It’s tournament season for many of us, which means super fun road trips, inside jokes, sweaty gear in dank hotel rooms, and a whole lot to ask of your body.
Playing 3 or 4 bouts in a weekend can become rote for elite skaters who compete at high level tournaments regularly, but it’s not *just* because they have experience. Top teams do a few simple things to make sure their bodies are prepped for bouting, and ensure good recovery.
Tip #1 – Warmups
Team pre-game warmup rituals serve many great purposes. Besides setting a time to meet pre-game to ensure that no one is at seven eleven drinking a slurpee when she should be gearing up, they provide an opportunity for team bonding, coach chit-chat, and – most importantly – injury prevention time. This one is not rocket science – your team should spend a good 20 minutes getting warm and limber off-skates before gearing up. Try a 7 minute jog (throw in some footwork like shuffles, grapevines, high knees etc if you like), followed by 10-12 minutes of dynamic stretches targeting all your joints and major muscle groups. Use the time wisely to have fun but also get your game faces on. As a bonus, repeating a very consistent routine at practices and tournaments will help create mental rituals that enhance calm and focus.
Tip #2 – Post Game Jog
We in the roller derby world tend to be a bit slow to pick up the learnings from other sports – and taking a cooldown jog post-bout is just one great example. Teams from other tournament sports like hockey and soccer know this one down pat. A light jog as a team for 7-10 minutes allows some of the lactic acid build-up (which leads to sore muscles) to be eliminated from your muscles, keeping them fresh for the next bout. This is especially important if you skate late in the evening, to allow your muscles time to purge some lactic acid and promote better rest and recovery. If you’re the last team to skate, do your jog right on the track, reminding everyone that you’re the boss of it…
Tip #3 – Fuel your Recovery
You’ve geared down, you’ve jogged it out. Now time to refuel. Obviously you need to continue to hydrate and replace electrolytes through a supplement or sports drink (but you’ve been doing that during the game, right?). But you also need nutrients, stat. Your body’s ability to restore muscle glycogen levels is highest immediately after working out, and tapers from there. Try to get some carbs and protein in your pie-hole within 20-30 minutes of your cooldown jog. Guidelines vary, but the good folks at Powerbar recommend half a gram of carbs for every pound of bodyweight, plus 10-20 grams of protein. So if you weigh 160 pounds, that’s 80 grams of carbs. You could meet your requirements with a bagel, cream cheese and a banana. Or, a large turkey sandwich and a cup of chocolate milk. If your next game is within a couple of hours, you might prefer to reduce this a bit – it all depends on your gut and normal eating habits of course.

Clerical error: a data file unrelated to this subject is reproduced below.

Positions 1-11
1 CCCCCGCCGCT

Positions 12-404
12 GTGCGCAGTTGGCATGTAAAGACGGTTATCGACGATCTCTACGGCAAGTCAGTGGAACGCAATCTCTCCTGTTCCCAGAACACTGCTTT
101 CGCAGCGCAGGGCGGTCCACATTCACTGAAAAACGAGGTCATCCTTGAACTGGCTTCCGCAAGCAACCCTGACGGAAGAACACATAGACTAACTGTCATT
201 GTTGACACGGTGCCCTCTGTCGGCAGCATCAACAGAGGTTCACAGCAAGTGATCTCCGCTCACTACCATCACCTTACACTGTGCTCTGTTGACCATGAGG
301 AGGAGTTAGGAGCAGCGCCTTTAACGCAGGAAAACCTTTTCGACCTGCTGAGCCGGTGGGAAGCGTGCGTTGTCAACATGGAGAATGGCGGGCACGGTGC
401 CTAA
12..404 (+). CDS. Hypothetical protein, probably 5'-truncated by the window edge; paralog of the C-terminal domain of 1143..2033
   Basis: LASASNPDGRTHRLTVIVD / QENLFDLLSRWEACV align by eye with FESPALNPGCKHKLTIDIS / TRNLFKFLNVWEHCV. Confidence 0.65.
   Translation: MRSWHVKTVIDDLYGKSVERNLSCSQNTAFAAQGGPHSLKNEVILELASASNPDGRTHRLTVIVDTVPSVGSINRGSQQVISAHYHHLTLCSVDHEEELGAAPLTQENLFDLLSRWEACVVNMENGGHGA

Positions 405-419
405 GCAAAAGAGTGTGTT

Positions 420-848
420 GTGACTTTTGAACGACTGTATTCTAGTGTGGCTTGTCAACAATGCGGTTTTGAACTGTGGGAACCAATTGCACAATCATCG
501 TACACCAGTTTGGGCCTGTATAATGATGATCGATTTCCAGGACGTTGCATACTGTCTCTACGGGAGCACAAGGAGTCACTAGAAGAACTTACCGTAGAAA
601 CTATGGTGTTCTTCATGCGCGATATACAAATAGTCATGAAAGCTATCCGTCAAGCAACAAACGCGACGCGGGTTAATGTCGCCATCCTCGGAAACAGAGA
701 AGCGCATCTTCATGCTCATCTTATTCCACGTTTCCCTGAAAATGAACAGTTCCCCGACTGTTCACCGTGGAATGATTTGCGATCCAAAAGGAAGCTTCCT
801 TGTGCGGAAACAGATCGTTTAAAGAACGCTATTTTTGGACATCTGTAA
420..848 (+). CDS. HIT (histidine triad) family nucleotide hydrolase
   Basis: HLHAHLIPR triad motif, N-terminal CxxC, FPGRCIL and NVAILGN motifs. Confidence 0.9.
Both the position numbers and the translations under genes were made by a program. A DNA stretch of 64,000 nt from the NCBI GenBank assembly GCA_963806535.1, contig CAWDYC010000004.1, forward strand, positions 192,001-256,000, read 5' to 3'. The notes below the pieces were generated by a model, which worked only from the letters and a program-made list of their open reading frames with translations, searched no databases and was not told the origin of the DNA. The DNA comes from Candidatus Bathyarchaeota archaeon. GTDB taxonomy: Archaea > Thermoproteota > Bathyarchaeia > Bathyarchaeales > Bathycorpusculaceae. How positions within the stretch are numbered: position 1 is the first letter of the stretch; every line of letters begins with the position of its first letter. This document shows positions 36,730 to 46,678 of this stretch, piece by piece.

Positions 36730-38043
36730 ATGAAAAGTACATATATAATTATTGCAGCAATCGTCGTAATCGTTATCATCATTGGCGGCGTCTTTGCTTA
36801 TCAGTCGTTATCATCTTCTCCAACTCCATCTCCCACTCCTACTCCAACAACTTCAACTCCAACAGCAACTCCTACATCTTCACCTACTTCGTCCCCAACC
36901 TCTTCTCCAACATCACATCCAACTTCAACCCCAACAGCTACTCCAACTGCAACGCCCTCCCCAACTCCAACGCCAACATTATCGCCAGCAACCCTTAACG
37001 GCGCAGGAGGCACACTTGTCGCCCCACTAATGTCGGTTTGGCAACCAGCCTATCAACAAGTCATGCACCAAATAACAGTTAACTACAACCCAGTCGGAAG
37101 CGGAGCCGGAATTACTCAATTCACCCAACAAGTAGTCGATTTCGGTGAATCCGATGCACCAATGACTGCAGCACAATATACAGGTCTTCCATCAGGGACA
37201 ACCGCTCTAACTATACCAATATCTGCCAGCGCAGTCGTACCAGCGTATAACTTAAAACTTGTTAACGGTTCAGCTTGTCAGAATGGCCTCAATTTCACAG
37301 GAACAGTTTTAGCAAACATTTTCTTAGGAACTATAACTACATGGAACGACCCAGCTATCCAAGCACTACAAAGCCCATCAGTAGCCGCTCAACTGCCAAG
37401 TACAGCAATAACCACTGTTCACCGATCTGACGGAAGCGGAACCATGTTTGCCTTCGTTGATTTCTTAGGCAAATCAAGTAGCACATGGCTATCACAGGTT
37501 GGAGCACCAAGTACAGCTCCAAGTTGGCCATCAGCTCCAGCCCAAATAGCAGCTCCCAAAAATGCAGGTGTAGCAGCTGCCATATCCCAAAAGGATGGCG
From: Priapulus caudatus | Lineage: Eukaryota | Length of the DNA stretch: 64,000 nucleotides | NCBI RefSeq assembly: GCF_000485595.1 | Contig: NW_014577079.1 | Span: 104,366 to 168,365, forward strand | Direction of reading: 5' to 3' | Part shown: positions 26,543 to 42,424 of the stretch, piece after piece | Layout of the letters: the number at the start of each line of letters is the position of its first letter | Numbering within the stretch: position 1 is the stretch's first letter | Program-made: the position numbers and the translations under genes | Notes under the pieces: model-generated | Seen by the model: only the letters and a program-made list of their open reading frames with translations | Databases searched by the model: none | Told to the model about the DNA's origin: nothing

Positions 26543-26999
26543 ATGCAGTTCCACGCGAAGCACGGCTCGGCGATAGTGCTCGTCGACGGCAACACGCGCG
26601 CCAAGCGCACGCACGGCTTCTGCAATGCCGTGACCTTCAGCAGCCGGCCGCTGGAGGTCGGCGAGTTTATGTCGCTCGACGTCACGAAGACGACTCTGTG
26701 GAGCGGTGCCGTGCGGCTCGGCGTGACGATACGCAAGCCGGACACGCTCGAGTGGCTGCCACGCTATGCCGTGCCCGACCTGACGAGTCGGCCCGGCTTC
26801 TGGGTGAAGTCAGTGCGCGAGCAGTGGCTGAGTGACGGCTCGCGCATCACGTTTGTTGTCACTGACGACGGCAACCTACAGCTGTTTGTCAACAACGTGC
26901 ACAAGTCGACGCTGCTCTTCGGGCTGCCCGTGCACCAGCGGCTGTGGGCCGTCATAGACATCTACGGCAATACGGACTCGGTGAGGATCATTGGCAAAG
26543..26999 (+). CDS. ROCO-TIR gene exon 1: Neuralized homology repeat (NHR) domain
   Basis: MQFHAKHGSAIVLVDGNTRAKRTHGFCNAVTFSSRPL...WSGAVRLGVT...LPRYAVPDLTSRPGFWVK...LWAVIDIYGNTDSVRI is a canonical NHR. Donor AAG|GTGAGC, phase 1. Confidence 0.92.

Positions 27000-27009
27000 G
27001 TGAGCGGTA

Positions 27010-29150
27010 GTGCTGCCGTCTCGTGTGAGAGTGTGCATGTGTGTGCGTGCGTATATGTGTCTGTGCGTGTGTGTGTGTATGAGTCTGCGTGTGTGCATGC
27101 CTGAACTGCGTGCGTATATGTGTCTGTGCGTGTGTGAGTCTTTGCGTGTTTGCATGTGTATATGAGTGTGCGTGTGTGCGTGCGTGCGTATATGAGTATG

Tip #4 – Rest your Brain
It is super exciting to be at a tournament, watching your rivals and buddies and derby crushes out there playing close bouts! But you’d be surprised at how much mental fatigue you can generate by being in that hyper, loud environment. You need your brain more than you need your legs at a tournament – muscle memory will kick in even if your body’s feeling battered and bruised, but without alertness and focus, your game will be way off. So take this tip from some of my Team Canada buddies seriously, and put earplugs in while you’re watching other games and hanging out at the venue. Yep, just like you would at a loud concert to protect your hearing. Earplugs at a tournament dull at least one of your senses enough to reduce overstimulation and fatigue. Coaches, you can pick up multi-packs in bulk for the whole team and hand them out after cooldown! Buy them in your team colours! Fun! You’ll be the coolest looking team on the bleachers, I promise.
Tip #5 – Pack like a Pro
Make a checklist! All your jersey colours. Extra socks. Tylenol. Sleep aids (tea, eye mask, earplugs, headphones, whatever your thing is). Allergy medicine. Throat lozenges. Sewing kit. Extra socks. Eye drops. Lucky charms (not the cereal). Favourite pillow. Team schwag. Favourite pre/post game snacks and drinks. Extra socks. And most importantly, fresh undies, bra, socks, and clothes to change into for the journey home after your last bout. Seriously. You won’t regret it.
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